Last minute TT advice

term1te Posts: 1,462
The next event in my local clubs championship is a short TT, 5.3 km dropping 90 m. It’s a relatively quiet road, with a 1.5m wide cycle path painted on the side, no curb and just as clean as the main carriageway (its Switzerland). So potentially very fast. I didn’t think I could make it, so have made no specific preparation, and don’t have much TT kit. My plans have changed, and I’m now free for next Tuesday. So what can I do in four days to minimise my time?

I’ve got clip on aero bars, but that’s it. I’m not going to buy an aero helmet or skin suit over the weekend, so are there any tricks I can employ that use only things found laying around the house?

I’ve put the road miles in, heading towards 8,500 km for the year so far, but only a few with the aero bars. I’m also a bit of a lightweight, so gravity isn’t going to help me much either.

What would you do?


  • slowbike
    slowbike Posts: 8,498
    Get on the aerobars - you don't say if it's straight or bendy (the path - not the bars) - so you may want to practice high speed turns on the bars - as well as putting effort in whislt using them.
    You may want to pop that saddle up and forward too - just for the TT ...
  • mamba80
    mamba80 Posts: 5,032
    5.3km? i d ride my normal road bike if your not 100% happy on tri bars, you could end up going slower on the tri bar set up.
  • meanredspider
    meanredspider Posts: 12,337
    Cling film over your helmet and shoes and borrow the missus' jersey (stuffing some Maltesers up the sleeves). Given how light you are, filling the frame with lead shot might help.

    Alternatively, just go along, do your best, and really enjoy it. You can then beat your time at the next event :wink:
    ROAD < Scott Foil HMX Di2, Volagi Liscio Di2, Jamis Renegade Elite Di2, Cube Reaction Race > ROUGH
  • N0bodyOfTheGoat
    N0bodyOfTheGoat Posts: 5,999
    Reduce number of front facing helmet vents.
    Shave off beard.
    Shave arms and legs, or wear tight base layers.
    Shoe covers.
    All equipment, including water bottle (not that you will have one for a short TT) in your rear jersey pocket.
    2020 Voodoo Marasa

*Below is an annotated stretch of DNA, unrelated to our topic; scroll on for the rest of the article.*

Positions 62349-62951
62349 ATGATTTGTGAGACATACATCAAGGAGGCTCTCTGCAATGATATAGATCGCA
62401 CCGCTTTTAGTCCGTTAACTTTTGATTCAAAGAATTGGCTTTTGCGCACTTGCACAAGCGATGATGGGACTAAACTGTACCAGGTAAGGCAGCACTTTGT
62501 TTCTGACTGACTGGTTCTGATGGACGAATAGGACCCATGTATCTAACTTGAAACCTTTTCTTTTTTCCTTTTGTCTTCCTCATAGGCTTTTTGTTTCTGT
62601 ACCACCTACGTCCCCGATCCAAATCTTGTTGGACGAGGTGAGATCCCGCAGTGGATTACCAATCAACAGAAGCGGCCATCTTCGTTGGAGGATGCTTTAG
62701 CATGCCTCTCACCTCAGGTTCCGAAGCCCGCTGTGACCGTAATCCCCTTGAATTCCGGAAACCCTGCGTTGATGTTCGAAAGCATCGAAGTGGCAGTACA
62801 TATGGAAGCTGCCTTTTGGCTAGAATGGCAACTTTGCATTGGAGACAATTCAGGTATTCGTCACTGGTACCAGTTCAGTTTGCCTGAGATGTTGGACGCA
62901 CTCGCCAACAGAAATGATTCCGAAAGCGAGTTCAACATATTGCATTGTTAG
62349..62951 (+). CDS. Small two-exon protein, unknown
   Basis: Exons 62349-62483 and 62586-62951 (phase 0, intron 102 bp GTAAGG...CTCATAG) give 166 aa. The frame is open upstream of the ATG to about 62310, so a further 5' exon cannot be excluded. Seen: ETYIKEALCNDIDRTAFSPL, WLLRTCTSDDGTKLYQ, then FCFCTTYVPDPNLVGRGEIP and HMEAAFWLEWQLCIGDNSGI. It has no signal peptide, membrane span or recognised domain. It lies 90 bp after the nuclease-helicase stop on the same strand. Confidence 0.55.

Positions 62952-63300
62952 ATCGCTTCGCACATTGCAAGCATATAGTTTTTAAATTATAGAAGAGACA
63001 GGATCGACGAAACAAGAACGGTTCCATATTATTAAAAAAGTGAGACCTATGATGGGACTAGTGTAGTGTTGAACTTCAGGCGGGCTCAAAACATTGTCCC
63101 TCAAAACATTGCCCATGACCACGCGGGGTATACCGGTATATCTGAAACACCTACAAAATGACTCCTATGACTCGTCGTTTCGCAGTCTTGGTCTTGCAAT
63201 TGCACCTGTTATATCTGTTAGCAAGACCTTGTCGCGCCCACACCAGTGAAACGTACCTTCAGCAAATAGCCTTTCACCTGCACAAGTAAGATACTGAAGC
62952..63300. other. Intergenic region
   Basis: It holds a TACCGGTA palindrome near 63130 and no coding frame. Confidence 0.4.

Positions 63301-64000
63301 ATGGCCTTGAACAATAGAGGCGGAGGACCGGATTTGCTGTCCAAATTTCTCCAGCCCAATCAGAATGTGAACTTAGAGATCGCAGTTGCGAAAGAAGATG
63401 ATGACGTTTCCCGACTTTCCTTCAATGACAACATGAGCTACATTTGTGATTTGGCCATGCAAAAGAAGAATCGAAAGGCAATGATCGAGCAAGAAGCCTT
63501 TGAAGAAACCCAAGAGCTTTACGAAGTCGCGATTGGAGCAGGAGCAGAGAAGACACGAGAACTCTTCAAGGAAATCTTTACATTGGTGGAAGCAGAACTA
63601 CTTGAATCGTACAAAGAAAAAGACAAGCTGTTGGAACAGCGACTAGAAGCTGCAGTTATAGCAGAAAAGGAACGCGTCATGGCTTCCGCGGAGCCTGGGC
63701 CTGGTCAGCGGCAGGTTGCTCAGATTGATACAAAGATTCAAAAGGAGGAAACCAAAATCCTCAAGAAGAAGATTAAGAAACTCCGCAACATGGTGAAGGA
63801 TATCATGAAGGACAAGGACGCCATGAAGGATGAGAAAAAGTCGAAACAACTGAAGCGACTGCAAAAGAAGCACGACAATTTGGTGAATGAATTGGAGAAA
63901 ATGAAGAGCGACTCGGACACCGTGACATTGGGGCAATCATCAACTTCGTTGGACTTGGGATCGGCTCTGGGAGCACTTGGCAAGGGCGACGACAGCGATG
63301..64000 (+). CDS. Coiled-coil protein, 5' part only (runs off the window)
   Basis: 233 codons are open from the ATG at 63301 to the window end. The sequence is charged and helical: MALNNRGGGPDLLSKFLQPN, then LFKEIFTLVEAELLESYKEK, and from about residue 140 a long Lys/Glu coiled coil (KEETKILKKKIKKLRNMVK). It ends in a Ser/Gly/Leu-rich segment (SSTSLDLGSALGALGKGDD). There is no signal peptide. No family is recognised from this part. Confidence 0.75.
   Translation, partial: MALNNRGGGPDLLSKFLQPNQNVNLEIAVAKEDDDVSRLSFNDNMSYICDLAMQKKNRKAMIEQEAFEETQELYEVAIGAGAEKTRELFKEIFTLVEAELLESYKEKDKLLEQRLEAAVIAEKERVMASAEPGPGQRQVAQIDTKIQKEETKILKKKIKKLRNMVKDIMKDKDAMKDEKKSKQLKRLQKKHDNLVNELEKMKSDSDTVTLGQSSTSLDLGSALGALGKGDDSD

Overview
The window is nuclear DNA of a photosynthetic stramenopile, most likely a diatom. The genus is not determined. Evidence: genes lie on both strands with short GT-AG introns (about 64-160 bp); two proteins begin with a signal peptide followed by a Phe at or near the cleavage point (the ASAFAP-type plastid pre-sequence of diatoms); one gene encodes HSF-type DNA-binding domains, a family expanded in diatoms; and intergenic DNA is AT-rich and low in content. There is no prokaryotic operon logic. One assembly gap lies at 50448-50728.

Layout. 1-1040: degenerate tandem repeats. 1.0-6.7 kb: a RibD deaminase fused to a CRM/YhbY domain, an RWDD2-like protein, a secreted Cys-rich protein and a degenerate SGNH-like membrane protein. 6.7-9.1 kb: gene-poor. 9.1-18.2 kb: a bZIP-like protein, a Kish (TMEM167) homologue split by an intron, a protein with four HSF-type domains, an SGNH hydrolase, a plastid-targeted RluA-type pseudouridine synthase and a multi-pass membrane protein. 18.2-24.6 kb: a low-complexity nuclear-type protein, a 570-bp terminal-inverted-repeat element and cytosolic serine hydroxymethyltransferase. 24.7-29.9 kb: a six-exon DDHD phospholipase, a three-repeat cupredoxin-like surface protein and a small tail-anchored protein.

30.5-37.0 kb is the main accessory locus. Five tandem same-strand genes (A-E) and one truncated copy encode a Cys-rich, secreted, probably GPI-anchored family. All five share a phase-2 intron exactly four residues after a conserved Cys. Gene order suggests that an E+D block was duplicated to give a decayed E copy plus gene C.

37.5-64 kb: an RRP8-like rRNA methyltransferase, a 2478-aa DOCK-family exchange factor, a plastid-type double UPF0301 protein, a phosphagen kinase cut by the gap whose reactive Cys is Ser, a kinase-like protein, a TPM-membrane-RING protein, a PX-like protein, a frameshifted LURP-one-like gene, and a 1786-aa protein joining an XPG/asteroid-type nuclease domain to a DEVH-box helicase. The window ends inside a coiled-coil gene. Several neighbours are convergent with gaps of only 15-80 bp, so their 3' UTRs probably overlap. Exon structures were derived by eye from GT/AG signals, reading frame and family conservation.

2017 Cube Attain GTC Pro Disc 2016
    2016 Voodoo Wazoo
  • term1te
    term1te Posts: 1,462
    Thanks for the youtube link, some no doubt good tips there. Interestingly, the ad that came on first was for a high speed motor and gear box, that appears to be the correct size to fit in a seat tube, how convenient is that. Made in Switzerland too, unfortunately, 11 days for delivery...
  • topcattim
    topcattim Posts: 766
    Shave your legs. Will probably save you about 8 seconds. :wink:
    Concentrate on keeping your elbows in.
  • pilot_pete
    pilot_pete Posts: 2,120
    topcattim wrote:
    Shave your legs. Will probably save you about 8 seconds. :wink:
    Concentrate on keeping your elbows in.

    Unless the OP can get used to the TT position in such a short time I would suggest keeping his elbows in is likely to slow him down initially. Chances are that his TT position is not correct (just putting on tri bars) and it takes a few rides to get comfortable and to start to adapt to a TT position. Unless he is very lucky, he is likely to go slower until he adapts and gets comfortable (ish) and certainly going full on aggressive with elbows close together can feel very unstable for the first few rides. I remember trying that when I bought a TT bike and the combination of elbows tight together, a Zipp 808 on the front and rear Zipp disc felt distinctly dangerous. Adjusting the elbow pads further apart helped and I got faster and faster as I adapted.

    I would suggest just riding your road bike as fast as you can for such a short TT with so little time to prep. If you plan to ride more you can sort your position and adapt over a realistic time frame and start to see the gains.

    Have fun.

  • cycleclinic
    cycleclinic Posts: 6,865
    if you have not ridden in the TT position much you probably would be quicker on your normal road postion in the drops. turning at speed on a TT machine is acquired skill. I never learnt it this is why I still use a road bike, that and I crashed badly.

    If you are going to do TT's on extensions then get used to them before your race on them. yes you will be slower at first but apparantly you get faster. i never did I just got more scared than I do on an MTB riding a trail with nice steep drop down one side.

    Also on a road bike you go round bend quicker than on a TT machine up hill quicker too. -wheel building and other stuff.